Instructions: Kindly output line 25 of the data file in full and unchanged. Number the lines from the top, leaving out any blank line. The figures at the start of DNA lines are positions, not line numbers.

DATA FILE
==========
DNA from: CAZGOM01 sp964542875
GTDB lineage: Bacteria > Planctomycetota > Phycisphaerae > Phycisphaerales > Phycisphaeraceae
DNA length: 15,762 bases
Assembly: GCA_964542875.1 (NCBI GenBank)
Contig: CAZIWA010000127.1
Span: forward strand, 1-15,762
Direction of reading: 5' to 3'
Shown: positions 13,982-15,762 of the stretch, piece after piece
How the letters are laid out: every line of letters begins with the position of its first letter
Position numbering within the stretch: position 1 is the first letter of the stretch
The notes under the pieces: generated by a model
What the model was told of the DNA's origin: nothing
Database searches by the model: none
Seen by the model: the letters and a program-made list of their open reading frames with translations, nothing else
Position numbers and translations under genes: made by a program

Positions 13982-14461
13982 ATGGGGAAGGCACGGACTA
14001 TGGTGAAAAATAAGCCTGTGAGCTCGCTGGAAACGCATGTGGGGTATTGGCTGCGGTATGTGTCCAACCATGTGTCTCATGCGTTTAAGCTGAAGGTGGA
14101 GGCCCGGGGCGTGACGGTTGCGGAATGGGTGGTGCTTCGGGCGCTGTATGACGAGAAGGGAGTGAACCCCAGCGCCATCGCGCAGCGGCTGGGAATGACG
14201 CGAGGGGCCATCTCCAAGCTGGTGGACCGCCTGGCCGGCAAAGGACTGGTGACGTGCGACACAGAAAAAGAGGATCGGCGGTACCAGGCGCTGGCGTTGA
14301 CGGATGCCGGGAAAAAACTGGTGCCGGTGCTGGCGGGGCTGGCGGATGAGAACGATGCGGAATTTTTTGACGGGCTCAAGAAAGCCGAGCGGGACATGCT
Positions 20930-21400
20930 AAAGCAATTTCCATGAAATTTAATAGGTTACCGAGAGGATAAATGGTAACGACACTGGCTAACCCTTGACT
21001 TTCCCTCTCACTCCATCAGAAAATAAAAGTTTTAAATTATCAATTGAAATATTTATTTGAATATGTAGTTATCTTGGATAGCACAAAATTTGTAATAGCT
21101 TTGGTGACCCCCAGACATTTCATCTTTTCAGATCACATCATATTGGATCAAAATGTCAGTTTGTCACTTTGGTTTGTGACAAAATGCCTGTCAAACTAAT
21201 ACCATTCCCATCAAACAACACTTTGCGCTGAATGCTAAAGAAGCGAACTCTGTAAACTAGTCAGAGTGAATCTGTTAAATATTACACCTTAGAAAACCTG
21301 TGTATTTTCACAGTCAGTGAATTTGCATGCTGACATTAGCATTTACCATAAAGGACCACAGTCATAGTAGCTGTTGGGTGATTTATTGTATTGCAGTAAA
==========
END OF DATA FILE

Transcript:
21101 TTGGTGACCCCCAGACATTTCATCTTTTCAGATCACATCATATTGGATCAAAATGTCAGTTTGTCACTTTGGTTTGTGACAAAATGCCTGTCAAACTAAT